What did North Korea do to Otto Warmbier? How come the 22 year old American student returned to the US with no visible signs of trauma but completely unresponsive? Was he medicated to death? Was it pneumonia that spread to the brain? Or some other sophisticated form of torture which kills without an imprint by shutting off blood flow to the brain for long periods?
Does the White House know?
“We would not share them (details) at this point”, White House said but did not confirm or deny that North Korea tortured Warmbier or whether they know something that we don’t.
Otto Warmbier, 22, was medically evacuated from his 17-month detention in North Korea last week. He came back in a coma with severe brain damage, could not speak or move voluntarily and died on Monday in his hometown Ohio.
Warmbier’s family objected to an autopsy, leaving the unthinkable in the realm of mystery for now.
As pressure mounts for a tough US response, president Trump has condemned North Korea for its “brutality,” but did not announce fresh sanctions. “At least we got him home,” Trump said, taking credit for Warmbier’s return to the US, claiming that more could have been done had Warmbier come back earlier, yet another low blow against former President Obama and promised that “we’ll be able to handle” the North Korean regime.
With news of Warmbier’s death gripping the US, North Korea will get top priority when the A-list of US and Chinese diplomats and defense chiefs meet in Washington on Wednesday for high powered engagements on security, foreign policy and economy.
The US and others have long turned to economic sanctions as a form of punishment. The threat of add-on sanctions against Chinese companies operating in Pyongyang is the talk ahead of Otto’s funeral which will fan existing outrage and emotion to a higher level.
Almost every question posed to the White House on Warmbier comes back with a China angle: “Obviously, China can play, has played and can continue to play a greater role in helping to resolve this situation, and we will continue to hopefully build on the relationship and the dialogue that we’ve had with China. I think there have been some positive steps that they’ve taken, both at the UN and economically, to help strengthen the case against North Korea”.
“There seems to be a general attitude of not using physical violence against Americans, although they don’t appear unwilling to use psychological tactics and that sort thing,” Robert R King, a former State Department special envoy for North Korea who handled Warmbier’s case until January 2017, told the New York Times.
Doctors at Johns Hopkins are saying that the kind of brain damage in Otto’s case is unlikely without "external intervention" — euphemism for torture of some sort.
North Korea has detained 16 Americans since 1996 and Warmbier’s death has driven a new wedge in relations between Washington and Pnongyang while three other Americans are still imprisoned in North Korea.
Trump is counting on China’s leverage with Kim Jong Un's regime which has long been threatening that its nuclear-tipped missile can strike the US mainland.
Despite the White House silence on the cause of Warmbier’s death, politicians on both sides of the aisle have called it murder — “Otto is dead because of Kim Jong Un’s repressive, murderous regime”.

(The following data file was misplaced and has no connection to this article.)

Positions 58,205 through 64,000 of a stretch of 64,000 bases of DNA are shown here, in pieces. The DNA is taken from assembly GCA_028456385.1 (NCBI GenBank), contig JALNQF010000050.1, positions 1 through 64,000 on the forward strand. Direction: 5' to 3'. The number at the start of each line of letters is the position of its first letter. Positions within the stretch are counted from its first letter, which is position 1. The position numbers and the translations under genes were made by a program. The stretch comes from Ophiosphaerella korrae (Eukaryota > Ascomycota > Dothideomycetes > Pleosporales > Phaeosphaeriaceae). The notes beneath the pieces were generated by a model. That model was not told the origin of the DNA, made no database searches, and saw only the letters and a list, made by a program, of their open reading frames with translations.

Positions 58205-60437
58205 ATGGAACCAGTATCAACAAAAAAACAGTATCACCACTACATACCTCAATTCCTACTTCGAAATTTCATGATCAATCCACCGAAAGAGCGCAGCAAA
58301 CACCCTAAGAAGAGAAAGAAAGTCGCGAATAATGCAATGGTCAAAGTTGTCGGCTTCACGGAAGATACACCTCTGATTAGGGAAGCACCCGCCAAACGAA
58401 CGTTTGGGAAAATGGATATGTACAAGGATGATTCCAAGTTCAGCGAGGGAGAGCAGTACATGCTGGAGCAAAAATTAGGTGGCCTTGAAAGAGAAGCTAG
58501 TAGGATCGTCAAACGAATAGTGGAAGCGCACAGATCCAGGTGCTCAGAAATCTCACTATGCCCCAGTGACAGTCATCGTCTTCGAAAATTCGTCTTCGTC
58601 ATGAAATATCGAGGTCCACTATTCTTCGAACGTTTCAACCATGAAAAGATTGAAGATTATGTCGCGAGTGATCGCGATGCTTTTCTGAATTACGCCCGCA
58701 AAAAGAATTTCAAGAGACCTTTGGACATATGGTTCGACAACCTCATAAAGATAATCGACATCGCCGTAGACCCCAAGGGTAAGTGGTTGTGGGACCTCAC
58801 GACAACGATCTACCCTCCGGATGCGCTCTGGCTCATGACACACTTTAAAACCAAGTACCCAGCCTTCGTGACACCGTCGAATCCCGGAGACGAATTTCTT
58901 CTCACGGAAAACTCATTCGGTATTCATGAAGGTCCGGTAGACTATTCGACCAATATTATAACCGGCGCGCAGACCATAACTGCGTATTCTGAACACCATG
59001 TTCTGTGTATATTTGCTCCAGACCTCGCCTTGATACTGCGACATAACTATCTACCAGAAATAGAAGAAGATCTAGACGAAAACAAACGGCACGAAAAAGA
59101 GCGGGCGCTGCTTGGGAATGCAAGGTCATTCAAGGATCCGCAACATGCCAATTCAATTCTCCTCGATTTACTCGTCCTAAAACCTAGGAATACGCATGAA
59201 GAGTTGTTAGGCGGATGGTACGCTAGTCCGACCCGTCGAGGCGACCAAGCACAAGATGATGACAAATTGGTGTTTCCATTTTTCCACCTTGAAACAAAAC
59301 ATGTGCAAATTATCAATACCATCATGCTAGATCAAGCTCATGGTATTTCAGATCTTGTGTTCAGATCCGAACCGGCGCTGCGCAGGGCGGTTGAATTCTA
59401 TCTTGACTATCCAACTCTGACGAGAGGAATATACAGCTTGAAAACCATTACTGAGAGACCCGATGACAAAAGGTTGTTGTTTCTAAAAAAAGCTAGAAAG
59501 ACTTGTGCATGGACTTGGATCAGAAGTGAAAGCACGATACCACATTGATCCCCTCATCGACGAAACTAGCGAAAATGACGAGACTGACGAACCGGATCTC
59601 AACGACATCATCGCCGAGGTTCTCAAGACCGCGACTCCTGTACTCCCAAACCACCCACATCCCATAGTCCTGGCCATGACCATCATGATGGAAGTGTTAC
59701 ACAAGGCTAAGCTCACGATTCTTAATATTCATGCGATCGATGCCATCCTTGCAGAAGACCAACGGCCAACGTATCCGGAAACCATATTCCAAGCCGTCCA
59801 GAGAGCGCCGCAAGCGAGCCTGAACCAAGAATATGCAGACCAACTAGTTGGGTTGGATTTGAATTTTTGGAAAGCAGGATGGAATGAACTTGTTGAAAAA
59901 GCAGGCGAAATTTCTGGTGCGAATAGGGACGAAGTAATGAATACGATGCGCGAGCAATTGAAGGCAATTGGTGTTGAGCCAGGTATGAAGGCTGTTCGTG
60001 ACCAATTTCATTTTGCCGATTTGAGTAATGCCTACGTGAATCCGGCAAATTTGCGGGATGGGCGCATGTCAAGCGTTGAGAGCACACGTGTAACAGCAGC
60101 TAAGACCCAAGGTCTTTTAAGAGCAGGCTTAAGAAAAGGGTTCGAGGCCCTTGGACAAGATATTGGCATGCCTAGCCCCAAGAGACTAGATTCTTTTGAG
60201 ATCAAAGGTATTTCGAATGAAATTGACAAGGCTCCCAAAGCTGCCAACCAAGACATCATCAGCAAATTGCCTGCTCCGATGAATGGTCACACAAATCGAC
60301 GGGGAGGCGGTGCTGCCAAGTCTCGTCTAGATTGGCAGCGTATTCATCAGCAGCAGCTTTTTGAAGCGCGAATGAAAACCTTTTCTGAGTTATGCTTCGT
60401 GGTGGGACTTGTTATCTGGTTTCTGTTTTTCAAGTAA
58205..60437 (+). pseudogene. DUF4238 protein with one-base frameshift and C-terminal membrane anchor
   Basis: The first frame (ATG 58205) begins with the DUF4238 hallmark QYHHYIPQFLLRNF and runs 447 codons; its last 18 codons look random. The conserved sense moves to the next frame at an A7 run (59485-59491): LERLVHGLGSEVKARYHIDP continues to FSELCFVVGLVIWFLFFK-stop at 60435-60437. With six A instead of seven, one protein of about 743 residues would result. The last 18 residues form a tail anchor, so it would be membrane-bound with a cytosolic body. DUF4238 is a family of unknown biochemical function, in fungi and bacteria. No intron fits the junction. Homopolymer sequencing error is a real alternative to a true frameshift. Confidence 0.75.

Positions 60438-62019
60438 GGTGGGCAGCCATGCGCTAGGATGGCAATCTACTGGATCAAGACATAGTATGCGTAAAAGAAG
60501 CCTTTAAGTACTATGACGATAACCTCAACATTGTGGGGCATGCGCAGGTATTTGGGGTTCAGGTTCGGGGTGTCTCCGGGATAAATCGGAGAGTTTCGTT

On examining Warmbier, doctors at the University of Cincinnati Medical Center said they found no visible signs of trauma or fractures and the magnetic resonance imaging (MRI) of his brain was consistent with “cardiopulmonary arrest” although nothing in his previous medical history suggests he could die of this at 22.
So far, these responses below are all the White House is willing to say about Warmer’s death and the message is clear from Trump's — Obama has Warmbier's blood on his hands, the Trump administration deserves applause for at least bringing Otto back.
“The President was pleased that he was able to work with the state department and get Otto home as soon as he could. But I think when you realize what happened, the President believes that had it happened sooner or quicker, potentially there might have been additional medical resources that could have been provided. He was just obviously saddened by this entire situation and just would have hoped that it could have been resolved earlier.
“Well, I think the President has spoken very clearly about how he, the First Lady, and our country feels about the loss of this American. And obviously, when you look at how he was handled, it's something that we will continue to apply economic and political pressure, and try to continue to work with our allies. We've had, I think, positive movement on China over the past five months of this administration, and we'll continue to work with them and others to put the appropriate pressure on North Korea to change this behavior and this regime.
“We have been very forceful in our political and economic pressure that has been applied in North Korea. I think we’ll continue to apply that. And as I mentioned earlier, obviously, China can play, has played and can continue to play a greater role in helping to resolve this situation, and we will continue to hopefully build on the relationship and the dialogue that we’ve had with China. I think there have been some positive steps that they’ve taken, both at the UN and economically, to help strengthen the case against North Korea.”
Otto Warmbier’s funeral is scheduled for Thursday at his alma mater Wyoming High School in Ohio.
Updated Date: Jun 21, 2017 20:43 PM